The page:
The Camera Site

Nippon Kogaku K.K.

F3


Nikon F3
"In a word, state-of-the-art"

1917 Nippon Kogaku K.K. (forerunner of Nikon) was established in Tokyo as a munitions optical instrument shop to meet the needs of the Imperial Japanese Navy. The company was a consolidation of three companies: Tokyo Keiki Seisaku-sho's optical division, Iwaki Glass Seizo-sho, and Fujii Lens Seizo-sho.

One of the basic aims of my web site is to forge a visitor some nostalgic feelings like "Look, that is the camera my grandma used ! ". Nikon F3 may not be the best object in that purpose. Definitely Nikon F3 is not an ordinary camera in a grandma´s hands. Unless she is a professional photographer.

In some earlier occasion I have mentioned that I have a close to worrisome addiction on fine mechanics and optics and electronics. F3 is an well balanced combination of an electronic, mechanical and optical device. If a gadget could be God the Nikon F3 would be a good candidate.

"It has been around nearly for a quarter of a decade, so it has remained in production longer than any other professional 35mm camera body.Perhaps it is the finest 35mm manual SLR ever built.It is a manual focus camera whose only concession to modernity is aperture preferred automatic exposure. To compensate for this austerity, it has a build quality which is simply unsurpassed.It is strong and very solid without feeling too heavy".

I feel a bit sad about the extinction of such characteristics in the contemporary product generation. You may still find something alike if you choose Magilite instead of "Super Turbo CryptoniteTorch" or Patek-Philippe instead of Swatch. Naturally you must be ready to pay more. I admit that´s obviously one point. The other is that to day development takes so huge and fast steps that there is no use for products which lasts forever. Nikon f3 is old fashioned and it is manufactured in old way and that is a "clue" in it. I am a damned conservative if you haven´t noticed.

 
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"Nikon F3´s moulded handgrip allows it to sit very comfortably in the hands, minimizing the possibility of slippage. The winding mechanism has ball bearings and works like a dream.There is a "clack" when the wind-on is complete which can be felt as well as heard. The shutter release is excellent too, with no danger of accidental tripping through activating the meter with a light press.The viewfinder is bright and clear with an LCD at the top left and the aperture reading at the top center.The F3 has its own type of flashgun shoe (WHO KNOWS WHY?) which is different to the standard ISO shoe. It is on the left side with the film rewind and film speed setting dial."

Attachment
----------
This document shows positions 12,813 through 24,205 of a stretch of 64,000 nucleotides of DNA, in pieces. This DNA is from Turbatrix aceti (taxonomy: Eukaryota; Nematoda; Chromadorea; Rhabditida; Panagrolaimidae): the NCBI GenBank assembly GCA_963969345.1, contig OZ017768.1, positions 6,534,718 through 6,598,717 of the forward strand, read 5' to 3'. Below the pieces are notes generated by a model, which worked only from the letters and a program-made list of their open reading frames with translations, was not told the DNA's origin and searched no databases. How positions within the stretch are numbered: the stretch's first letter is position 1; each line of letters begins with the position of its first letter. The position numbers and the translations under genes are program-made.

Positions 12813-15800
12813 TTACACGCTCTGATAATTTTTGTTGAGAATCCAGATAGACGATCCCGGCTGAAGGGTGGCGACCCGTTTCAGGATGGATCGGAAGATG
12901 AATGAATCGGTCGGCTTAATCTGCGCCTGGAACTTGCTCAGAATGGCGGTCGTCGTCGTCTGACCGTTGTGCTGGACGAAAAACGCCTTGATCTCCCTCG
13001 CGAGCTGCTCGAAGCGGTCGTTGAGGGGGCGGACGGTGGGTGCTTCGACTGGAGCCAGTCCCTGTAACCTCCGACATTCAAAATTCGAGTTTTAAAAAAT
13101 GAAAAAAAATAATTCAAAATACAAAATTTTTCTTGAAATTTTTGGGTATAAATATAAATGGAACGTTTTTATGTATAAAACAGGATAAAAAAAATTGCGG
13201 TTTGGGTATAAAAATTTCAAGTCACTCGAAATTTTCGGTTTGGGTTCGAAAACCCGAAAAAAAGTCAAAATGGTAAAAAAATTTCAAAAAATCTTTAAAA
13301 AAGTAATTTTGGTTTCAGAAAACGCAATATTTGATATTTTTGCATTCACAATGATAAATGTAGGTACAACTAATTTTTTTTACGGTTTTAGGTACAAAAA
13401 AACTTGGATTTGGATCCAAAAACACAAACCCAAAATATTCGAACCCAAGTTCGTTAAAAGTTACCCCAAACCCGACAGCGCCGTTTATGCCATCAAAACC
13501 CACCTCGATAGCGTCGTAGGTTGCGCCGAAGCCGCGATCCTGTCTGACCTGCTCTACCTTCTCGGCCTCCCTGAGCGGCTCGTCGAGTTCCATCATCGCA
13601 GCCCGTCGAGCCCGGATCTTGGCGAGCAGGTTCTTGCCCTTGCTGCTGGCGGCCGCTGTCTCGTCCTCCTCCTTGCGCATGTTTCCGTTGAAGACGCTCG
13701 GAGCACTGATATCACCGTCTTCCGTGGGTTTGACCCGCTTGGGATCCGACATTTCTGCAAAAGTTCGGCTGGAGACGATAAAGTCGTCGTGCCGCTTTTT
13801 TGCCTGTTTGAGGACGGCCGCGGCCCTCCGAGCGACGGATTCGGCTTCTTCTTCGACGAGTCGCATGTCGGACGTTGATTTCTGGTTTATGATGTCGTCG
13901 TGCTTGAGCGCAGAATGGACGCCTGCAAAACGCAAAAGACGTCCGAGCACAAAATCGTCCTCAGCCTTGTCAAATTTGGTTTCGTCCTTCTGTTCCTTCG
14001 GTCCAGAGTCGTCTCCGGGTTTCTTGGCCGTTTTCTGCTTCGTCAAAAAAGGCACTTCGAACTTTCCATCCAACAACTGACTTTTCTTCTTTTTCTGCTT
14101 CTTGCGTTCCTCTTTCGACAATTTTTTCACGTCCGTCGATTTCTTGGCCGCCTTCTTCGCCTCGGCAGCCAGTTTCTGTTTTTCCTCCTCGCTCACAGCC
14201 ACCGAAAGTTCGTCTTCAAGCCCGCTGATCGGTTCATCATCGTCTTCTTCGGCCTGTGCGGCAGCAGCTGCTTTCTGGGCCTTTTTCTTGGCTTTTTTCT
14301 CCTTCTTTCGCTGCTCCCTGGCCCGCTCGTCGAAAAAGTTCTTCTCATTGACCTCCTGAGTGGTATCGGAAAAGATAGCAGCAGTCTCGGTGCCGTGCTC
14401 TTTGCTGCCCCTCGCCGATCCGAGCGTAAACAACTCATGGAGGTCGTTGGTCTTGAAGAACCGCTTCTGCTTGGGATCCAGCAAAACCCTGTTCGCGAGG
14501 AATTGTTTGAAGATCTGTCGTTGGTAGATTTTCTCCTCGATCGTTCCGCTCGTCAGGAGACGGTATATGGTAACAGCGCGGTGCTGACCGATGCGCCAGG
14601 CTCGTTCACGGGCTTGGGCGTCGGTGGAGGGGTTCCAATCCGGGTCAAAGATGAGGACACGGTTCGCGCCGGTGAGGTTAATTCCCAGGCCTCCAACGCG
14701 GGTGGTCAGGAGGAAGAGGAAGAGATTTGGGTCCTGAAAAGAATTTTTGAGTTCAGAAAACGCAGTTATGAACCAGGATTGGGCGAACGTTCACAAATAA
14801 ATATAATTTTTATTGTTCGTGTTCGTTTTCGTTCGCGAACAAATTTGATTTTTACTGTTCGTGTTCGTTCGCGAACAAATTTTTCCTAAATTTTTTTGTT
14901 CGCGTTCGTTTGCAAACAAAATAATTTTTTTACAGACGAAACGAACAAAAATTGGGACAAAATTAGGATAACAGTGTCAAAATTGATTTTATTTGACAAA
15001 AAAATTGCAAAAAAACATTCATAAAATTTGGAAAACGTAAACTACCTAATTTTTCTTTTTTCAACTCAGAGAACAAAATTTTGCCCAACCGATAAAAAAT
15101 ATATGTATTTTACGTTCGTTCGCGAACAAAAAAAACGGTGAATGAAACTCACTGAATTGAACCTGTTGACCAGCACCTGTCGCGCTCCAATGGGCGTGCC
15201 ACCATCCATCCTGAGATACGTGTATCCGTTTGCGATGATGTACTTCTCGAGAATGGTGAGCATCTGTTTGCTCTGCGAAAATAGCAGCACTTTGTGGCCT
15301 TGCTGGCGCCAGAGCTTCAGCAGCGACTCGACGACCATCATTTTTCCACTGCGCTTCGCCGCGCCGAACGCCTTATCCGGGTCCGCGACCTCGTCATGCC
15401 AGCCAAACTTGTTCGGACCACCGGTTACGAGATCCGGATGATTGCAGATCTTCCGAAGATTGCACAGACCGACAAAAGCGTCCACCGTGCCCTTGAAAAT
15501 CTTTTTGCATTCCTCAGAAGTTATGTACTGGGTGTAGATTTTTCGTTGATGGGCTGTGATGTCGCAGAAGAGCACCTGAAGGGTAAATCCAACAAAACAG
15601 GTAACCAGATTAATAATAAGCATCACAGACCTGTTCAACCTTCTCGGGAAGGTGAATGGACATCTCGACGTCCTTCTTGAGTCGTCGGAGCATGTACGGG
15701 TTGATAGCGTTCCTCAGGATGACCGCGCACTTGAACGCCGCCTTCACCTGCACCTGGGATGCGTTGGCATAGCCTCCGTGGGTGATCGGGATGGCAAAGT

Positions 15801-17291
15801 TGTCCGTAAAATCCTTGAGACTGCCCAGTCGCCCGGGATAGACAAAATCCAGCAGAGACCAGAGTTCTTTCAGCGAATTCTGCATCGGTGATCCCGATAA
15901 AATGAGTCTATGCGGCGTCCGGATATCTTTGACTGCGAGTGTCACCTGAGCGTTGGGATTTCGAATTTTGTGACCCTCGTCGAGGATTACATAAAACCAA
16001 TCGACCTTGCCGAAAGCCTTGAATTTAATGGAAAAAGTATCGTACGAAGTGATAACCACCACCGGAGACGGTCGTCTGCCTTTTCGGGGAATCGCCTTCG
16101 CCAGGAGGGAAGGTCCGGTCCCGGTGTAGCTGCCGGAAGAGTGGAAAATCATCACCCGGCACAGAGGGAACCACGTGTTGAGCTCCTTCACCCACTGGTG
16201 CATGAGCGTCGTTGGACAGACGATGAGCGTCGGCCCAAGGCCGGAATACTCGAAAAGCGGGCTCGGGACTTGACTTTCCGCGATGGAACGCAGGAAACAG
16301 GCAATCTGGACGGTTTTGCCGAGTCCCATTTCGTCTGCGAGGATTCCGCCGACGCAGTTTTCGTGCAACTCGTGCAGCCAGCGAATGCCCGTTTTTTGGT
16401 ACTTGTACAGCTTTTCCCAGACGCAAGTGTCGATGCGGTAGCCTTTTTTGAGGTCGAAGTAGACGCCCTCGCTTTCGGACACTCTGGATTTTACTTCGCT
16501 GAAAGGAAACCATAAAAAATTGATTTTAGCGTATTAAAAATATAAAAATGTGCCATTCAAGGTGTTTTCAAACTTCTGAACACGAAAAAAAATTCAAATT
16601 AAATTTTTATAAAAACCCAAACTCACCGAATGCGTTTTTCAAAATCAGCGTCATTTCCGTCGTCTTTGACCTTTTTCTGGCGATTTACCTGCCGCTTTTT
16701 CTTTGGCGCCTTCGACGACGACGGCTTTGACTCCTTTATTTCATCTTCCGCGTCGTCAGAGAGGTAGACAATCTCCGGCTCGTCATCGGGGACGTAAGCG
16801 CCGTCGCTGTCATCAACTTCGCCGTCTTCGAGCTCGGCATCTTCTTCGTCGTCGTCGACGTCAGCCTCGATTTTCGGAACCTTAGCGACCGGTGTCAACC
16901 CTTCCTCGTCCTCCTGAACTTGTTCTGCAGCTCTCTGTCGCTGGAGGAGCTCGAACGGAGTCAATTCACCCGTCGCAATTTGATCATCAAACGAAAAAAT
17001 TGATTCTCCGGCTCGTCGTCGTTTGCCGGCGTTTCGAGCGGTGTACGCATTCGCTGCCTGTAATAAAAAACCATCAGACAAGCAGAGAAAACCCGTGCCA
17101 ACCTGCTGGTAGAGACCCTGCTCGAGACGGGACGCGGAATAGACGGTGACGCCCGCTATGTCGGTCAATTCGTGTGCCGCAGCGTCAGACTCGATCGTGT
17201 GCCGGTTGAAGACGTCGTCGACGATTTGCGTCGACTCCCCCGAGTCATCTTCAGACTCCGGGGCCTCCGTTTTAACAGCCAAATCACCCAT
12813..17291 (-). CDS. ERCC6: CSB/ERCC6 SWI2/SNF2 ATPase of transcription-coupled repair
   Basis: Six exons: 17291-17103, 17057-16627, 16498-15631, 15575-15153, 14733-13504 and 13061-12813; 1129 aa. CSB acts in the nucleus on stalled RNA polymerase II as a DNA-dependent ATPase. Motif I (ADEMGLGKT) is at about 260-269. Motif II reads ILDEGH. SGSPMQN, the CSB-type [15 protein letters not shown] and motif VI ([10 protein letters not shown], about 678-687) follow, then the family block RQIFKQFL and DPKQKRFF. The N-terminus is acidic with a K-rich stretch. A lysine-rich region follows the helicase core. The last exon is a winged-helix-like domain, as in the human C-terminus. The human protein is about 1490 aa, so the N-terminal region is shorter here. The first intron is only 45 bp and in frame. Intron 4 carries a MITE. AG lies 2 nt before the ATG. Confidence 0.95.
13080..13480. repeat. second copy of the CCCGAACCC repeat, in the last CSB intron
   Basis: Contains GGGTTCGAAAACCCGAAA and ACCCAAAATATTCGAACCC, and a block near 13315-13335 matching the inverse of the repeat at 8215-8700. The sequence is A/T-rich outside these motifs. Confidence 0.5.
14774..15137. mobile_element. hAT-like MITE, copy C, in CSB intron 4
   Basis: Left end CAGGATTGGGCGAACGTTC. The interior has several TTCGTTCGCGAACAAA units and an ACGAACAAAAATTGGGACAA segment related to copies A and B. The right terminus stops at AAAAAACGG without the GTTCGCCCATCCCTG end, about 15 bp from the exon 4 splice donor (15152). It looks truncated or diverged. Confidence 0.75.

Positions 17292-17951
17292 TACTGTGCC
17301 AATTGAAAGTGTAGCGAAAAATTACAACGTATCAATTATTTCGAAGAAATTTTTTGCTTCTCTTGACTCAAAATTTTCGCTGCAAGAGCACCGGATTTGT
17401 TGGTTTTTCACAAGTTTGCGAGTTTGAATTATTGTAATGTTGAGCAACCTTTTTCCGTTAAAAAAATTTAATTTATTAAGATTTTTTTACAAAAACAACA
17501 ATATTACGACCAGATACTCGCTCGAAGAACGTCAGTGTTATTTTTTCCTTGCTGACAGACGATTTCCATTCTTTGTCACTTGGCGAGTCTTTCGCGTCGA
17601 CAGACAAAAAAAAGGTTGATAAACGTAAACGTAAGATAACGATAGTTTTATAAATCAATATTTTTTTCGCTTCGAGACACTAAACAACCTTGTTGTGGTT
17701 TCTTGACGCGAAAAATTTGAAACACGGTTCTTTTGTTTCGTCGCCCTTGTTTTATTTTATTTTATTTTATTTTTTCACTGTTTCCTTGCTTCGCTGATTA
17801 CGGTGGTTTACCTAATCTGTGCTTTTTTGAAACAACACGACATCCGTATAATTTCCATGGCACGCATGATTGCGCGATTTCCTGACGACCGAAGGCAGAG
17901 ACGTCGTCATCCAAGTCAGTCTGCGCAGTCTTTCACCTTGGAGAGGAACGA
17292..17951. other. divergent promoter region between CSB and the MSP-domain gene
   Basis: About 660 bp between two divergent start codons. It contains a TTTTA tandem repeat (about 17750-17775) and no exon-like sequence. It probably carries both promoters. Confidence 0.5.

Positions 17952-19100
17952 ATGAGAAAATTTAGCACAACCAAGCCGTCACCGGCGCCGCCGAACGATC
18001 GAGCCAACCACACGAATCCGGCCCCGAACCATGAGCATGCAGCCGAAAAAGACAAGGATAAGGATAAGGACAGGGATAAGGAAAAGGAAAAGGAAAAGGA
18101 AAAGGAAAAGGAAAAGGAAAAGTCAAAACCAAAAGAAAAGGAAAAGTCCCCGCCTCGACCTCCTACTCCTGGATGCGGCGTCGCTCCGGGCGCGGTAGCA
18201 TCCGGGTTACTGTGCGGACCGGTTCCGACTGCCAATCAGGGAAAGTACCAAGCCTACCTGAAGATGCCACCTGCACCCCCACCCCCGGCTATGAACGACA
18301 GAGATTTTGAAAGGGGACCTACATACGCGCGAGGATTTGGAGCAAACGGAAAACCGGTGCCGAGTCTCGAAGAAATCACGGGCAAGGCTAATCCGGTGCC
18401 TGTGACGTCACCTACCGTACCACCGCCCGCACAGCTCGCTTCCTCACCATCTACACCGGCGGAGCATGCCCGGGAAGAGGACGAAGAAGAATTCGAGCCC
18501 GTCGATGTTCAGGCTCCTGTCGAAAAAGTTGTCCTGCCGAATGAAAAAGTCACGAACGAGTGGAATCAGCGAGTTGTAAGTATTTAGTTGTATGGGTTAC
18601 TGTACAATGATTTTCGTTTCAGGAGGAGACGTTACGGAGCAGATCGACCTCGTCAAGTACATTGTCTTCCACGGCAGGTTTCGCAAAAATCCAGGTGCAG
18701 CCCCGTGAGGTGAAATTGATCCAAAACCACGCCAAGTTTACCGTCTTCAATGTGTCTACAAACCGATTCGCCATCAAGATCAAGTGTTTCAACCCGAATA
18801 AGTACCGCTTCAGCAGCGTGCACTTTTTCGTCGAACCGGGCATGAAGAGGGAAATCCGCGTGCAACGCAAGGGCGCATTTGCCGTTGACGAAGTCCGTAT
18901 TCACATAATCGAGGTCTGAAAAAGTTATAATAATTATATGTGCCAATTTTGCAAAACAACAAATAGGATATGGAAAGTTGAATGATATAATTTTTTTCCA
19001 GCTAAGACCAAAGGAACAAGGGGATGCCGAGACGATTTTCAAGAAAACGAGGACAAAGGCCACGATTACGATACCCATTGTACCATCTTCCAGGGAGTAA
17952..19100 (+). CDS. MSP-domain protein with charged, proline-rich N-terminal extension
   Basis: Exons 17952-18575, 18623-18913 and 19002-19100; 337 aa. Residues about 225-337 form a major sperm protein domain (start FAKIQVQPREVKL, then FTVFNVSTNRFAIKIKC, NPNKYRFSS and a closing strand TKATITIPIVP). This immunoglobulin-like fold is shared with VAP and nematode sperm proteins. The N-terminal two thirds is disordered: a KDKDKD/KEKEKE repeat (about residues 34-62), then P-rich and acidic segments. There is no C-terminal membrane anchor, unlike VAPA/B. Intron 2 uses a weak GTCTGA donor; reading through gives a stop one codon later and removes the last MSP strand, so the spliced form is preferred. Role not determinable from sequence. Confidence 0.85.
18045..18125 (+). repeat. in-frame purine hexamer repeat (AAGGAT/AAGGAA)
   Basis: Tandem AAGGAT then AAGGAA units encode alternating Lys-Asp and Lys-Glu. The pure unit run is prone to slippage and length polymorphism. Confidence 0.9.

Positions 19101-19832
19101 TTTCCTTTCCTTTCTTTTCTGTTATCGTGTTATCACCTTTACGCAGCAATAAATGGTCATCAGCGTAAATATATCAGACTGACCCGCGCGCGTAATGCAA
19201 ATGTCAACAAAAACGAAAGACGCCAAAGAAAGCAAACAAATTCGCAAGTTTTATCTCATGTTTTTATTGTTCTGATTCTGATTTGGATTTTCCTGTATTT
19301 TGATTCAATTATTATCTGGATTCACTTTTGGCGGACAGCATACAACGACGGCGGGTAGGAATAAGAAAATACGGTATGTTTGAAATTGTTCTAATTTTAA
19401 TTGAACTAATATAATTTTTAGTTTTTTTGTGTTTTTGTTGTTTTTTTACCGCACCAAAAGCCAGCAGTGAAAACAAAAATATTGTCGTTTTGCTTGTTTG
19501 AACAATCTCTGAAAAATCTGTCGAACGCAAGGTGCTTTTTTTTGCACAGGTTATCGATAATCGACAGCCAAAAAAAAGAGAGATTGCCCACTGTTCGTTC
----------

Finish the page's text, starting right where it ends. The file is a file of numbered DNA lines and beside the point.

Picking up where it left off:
F3 was released in 1980 and it was the 3rd generation flagship model of Nikon during the eighties. It replaced its successful predecessor models, Nikon F in 1959 and Nikon F2. Camera body is designed by a famous Italian designer, Giorgetto Giugiaro. This is not a camera which is loaded with features and obviously because of that it has helped to bridge the gap on acceptance between manual and automation by users of 35mm SLR and it has also been one aspect that has contributed to its popularity. Still after years since its birth, F3 is broadly sought after in new or used condition. My F3 is not used and I got it as a present (I hope) from my dearest ;-) son Petteri.

The beginning of Nikkor lenses by Hans Braakhuis, the author of Nikon Catalogus, an excellent site to get information about the history Japanese Optical Industry as a whole.

Nikon Catalogus
The Nikon Catalogus site contains a collection of information of products of Nikon and Nippon Kogaku. Nikon Catalogus is also the title of various publications.
"In 1932 Nippon Kogaku Kogyo K.K. manufactures its first Nikkor photographic lens. This was later mounted on the Hansa Canon camera in 1936. All lenses from Nippon Kogaku were labelled "Nikkor" from this year on. And all pre-World War II Canon cameras were fitted with Nikkor lenses..
1932 Tokyo Optical (Tokyo Kogaku Kikai Kabushiki Kaisha) began in 1932, under the direction of the Imperial Japanese Army. The optical division of the Seikosha factory of Hattori Tokei, a clock and watch manufacturer, was merged with Katsuma Kogaku Kikai Seisaku Sho. The new company was formed to manufacture photographic lenses and precision optical and mechanical instruments. There is an similarity with the founding of Nippon Kogaku. By 1934. it had produced two triplet photographic lenses, the State and the Toko, in f/6.3 and f/4.5 apertures. The designer, Ryoii Tomita, made an 0.5 centimeter f/0.7 design in 1944, which was later sold to the US Occupation forces. After the WWII they made Topcon single lens reflexes and Topcor lenses."